house of happy

Life adventures in prose and verse. Explorations of places, people and words. Stories and fun.

Thursday, 25 February 2010


It's been four months, four months of rain, rain, rain. It went from welcome to quaint, to boring, to annoying, and now to fully spectacular and scary. Is this the grand finale, I ask myself, all hope. In answer the wind howls and snaps trees, sends roof tiles into short awkward flights, drives rain up trouser legs and inside collars, plays on... The air buzzes and crackles and whirls in a demented whistle.

It's funny while I write, but now I've got to get up and go to work. I'd much rather make the fire and write on. Black clouds are being chased across the sky, blinds are rattling. I finish my coffee and cram books into my bag. I run to the car, toes-curled-inside-boots, wet after five steps and frozen for the rest of the afternoon. Great.

I remember the monsoon rains in the Maldives, also having to get out of the house and run to work as the sky dissolved with dreadful abandon. The streets in Male, knee-deep in warm, flowing water, like walking insinde the veins of a stirring giant. The moment, early on in every trip, when umbrellas became leaky, useless toys, flapping and folding like broken herons.

There comes a point in any storm when I abandon any attempt to keep dry. Once I let go, there's this small frisson of exhilaration, like shrugging to myself, "how mad is this?..." and "why not?", and loving it. Free and drenched, I would slow down and absorb the deluge, walking from home to jetty, from jetty to office, along the streets of Male, under the warm, all-encompassing shower. Then, back inside, I would invariably sit at my desk, dripping for hours, drying slowly in the frozen breath of the air conditioner.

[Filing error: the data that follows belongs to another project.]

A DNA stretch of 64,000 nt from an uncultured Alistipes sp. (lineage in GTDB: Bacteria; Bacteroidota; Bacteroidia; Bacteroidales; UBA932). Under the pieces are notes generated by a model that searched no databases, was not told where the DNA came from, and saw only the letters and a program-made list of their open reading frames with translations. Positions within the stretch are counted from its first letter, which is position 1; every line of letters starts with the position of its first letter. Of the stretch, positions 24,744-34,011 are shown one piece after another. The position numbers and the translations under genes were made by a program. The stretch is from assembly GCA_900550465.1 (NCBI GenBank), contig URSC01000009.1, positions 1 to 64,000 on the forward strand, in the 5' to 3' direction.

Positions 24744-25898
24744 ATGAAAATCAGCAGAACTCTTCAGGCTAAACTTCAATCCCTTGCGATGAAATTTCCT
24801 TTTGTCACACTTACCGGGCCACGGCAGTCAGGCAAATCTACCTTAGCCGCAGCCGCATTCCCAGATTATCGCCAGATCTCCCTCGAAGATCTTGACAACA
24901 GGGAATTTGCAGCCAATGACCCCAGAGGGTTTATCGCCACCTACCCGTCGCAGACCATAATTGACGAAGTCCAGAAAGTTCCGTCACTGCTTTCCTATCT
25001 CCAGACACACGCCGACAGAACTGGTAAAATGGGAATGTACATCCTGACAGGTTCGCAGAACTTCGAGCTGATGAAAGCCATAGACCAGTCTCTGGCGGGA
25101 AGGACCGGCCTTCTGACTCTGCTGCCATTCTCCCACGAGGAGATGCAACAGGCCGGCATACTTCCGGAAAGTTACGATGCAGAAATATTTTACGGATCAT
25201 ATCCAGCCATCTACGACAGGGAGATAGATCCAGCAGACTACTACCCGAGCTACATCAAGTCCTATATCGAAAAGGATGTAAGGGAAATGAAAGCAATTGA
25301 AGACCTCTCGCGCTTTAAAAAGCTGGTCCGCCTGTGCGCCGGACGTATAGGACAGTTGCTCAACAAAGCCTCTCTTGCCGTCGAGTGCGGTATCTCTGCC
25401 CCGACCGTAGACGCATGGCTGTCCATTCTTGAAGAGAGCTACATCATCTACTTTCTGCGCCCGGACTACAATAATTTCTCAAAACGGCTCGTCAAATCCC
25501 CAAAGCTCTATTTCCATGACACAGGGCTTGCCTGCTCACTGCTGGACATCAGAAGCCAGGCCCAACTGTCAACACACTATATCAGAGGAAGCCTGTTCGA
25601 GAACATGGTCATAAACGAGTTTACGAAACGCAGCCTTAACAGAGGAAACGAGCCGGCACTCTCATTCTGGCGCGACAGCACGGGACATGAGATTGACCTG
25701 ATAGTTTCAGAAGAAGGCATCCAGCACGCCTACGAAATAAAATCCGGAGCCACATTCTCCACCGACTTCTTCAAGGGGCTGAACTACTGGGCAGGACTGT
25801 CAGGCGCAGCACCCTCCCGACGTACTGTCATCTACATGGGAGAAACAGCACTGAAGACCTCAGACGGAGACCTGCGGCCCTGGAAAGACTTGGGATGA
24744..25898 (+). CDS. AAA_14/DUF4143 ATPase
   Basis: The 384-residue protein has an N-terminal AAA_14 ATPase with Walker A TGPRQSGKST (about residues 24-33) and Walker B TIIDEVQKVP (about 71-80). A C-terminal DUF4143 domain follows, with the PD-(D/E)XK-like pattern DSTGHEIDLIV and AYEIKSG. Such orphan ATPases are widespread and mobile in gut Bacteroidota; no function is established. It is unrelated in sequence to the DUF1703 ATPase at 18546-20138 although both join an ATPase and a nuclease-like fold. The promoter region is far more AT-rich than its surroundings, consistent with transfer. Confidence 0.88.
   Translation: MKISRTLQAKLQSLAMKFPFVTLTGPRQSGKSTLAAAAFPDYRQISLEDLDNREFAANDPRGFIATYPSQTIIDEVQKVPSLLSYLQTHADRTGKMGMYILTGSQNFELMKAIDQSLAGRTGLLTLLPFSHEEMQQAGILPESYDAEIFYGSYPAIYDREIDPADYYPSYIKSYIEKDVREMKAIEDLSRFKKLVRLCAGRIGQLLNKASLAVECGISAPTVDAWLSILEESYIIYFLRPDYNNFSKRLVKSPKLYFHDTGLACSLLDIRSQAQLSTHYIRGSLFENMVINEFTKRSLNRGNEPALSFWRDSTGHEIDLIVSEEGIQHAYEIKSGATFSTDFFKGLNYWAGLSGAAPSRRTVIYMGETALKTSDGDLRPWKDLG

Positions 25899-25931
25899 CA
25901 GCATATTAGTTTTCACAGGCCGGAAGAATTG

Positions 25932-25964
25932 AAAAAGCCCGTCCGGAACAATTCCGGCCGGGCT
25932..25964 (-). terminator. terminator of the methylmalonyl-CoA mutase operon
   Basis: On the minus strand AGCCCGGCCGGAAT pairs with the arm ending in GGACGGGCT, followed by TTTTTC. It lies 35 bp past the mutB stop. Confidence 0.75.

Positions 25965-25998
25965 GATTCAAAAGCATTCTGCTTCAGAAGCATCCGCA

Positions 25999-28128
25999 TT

That was the Indian Ocean, the warm monsoon, but this? I search for something good to say about this relentless Lusitan storm, this wet and angry winter that just doesn't let go. I drive inside a wall of water. It batters the windows and the roads start looking like brown, frothing waterfalls. Finally it comes to me, a good thing to say about all this: we won't be seeing any forest fires in the hills today.


At 26 February 2010 at 08:25 , Blogger Magnus said...

Good for the garden though...
and we haven't lost any trees yet.

All my boots are wet
my trousers damp
the world's a marsh
(and i'm its tramp)

At 19 March 2010 at 21:21 , Anonymous Rupert Wolfe Murray said...

And we thought the weather in Portugal was ideal

At 10 April 2010 at 04:18 , Anonymous Jen Scott said...

Monica, this blog is beyond fabulous. You definitely must write a book. Seriously. At some time between conspiring against mutant chickens, teaching English to lazy hazelnuts and creating a paragon of sustainable rural living. Entirely selfish on my part of course - I could write your writing all day :)


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